Tate Etc

Mari Katayama

We talk to the artist about beauty, soft sculptures, and her self-portraits that are newly on display at Tate Modern

Mari Katayama
bystander #23 (2016, printed 2020)

ETC. What role does beauty play in your art?

MK I am interested in people’s common obsession with artificially created beauty, which is something that changes with the times. Yet, there is a type of beauty that exists regardless of time and place. I want to make things which are universally beautiful and accessible to everyone.

ETC. When did you first introduce your characteristic sewn objects into your photos?

MK I’ve been hand sewing soft sculptural objects for about 20 years. I started out by tracing my body, recreating the body parts that I had lost. Patchworking fabrics, stitch by stitch, is physically demanding work. But to me, this was also a process of confirming the shape and role of the self in society, as if looking in a mirror. When I started taking photos of these objects, I used my body as if it were a mannequin.

ETC. Has making this work changed your perception of yourself?

MK I actually don’t believe the person in the self-portrait is ‘myself’. I cannot say that I ‘own’ my body and my activities, since these are made possible by various support mechanisms, such as prosthetists who know my body better than I do, the welfare system, my family and friends. Through my work, I ask: ‘How much of this is you, and how much is not you?’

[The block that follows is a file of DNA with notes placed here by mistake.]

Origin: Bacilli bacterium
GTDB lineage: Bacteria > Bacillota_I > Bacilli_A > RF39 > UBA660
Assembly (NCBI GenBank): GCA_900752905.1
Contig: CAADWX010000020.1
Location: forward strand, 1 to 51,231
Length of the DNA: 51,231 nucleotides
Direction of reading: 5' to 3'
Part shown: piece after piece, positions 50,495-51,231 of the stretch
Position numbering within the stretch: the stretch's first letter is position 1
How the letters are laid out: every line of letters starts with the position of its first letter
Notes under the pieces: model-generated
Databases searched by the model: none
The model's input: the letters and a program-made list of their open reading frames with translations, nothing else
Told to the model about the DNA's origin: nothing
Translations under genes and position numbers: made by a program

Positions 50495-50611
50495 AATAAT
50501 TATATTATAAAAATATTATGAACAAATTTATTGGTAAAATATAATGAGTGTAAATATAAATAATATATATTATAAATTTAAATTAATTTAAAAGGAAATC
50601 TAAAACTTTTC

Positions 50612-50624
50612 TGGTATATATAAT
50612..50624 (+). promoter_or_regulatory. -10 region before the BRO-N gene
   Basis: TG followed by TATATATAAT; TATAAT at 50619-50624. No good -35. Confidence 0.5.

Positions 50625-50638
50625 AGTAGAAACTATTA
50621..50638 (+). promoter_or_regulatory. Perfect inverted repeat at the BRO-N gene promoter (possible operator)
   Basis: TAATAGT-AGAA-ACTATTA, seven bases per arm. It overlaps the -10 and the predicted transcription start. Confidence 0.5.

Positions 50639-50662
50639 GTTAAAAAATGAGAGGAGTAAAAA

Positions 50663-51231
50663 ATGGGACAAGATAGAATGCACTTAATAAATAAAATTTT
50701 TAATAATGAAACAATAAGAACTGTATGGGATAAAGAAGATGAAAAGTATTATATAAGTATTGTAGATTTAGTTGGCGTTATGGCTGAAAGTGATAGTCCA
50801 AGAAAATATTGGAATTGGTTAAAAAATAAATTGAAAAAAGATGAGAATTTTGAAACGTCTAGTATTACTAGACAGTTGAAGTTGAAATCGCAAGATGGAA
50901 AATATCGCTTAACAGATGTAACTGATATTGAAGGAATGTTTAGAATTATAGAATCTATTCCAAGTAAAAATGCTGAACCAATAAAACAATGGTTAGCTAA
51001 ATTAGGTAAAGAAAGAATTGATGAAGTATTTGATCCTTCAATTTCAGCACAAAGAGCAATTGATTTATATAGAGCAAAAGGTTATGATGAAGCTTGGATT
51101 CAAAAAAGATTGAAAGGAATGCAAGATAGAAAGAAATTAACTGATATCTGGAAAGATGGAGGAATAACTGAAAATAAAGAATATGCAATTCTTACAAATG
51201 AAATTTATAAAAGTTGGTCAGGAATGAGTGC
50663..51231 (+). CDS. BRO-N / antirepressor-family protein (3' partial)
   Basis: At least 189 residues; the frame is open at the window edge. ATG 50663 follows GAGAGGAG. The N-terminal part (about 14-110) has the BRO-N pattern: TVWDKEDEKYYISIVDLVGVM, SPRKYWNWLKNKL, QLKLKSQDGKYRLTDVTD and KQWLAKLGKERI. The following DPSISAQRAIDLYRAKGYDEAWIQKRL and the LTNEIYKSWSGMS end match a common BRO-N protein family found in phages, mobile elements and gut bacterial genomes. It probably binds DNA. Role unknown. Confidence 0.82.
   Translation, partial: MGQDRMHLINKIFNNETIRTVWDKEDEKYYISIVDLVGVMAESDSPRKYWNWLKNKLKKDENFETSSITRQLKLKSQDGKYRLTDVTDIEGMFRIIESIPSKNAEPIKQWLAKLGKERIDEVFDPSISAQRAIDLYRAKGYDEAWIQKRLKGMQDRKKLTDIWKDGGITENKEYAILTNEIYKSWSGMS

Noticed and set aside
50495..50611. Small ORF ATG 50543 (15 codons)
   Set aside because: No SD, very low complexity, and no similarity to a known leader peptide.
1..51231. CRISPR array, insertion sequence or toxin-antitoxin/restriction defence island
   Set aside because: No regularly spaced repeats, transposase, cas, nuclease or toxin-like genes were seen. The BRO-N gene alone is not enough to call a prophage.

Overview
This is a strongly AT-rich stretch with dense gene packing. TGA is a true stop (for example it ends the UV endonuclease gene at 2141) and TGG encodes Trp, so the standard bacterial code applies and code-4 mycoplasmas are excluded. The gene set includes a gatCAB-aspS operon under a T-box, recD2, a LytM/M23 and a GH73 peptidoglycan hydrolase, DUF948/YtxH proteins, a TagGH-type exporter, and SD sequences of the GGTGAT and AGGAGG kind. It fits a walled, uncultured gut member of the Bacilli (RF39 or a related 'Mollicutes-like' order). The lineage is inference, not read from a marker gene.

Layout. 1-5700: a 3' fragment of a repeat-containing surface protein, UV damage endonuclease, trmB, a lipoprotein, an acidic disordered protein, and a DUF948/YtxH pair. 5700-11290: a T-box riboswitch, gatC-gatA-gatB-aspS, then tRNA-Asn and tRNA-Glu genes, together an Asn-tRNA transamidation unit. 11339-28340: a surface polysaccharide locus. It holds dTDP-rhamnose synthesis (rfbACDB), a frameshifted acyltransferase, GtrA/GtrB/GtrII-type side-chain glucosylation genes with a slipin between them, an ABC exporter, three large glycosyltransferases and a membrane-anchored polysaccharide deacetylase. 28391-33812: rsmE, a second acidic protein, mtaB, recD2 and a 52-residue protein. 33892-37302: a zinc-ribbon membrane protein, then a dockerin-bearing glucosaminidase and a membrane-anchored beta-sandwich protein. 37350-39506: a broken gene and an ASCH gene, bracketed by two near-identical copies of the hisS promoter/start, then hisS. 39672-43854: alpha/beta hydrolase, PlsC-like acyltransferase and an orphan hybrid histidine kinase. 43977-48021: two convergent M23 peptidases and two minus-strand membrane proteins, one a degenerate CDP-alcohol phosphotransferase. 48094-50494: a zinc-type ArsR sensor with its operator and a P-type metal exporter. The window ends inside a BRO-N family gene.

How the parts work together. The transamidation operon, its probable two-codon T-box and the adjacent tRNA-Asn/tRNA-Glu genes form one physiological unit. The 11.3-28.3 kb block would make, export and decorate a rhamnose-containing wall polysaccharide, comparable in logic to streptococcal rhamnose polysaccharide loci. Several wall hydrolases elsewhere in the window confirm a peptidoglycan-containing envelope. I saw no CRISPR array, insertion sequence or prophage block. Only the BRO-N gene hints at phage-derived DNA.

ETC. How did bystander 2016 come about?

MK I stayed on Naoshima island and made objects from photographs of the hands of female kuroko (puppeteers of bunraku dolls, who wear black on stage), whose hands become dolls’ legs and spines. I felt that their role was like that of a bystander, similar to the way we live as bystanders to history. It was the first time I featured other people’s bodies in my work, and it was an experience of the difficulty and power of ‘living together’ with others. As communities become more fragmented, developing networks like these is all the more vital.

bystander #23 was purchased with funds provided by the Photography Acquisitions Committee in 2022.

Works by Mari Katayama are on display at Tate Modern.

Mari Katayama lives in Gunma Prefecture, Japan. She talked to Genevieve Barton, Assistant Curator, Tate.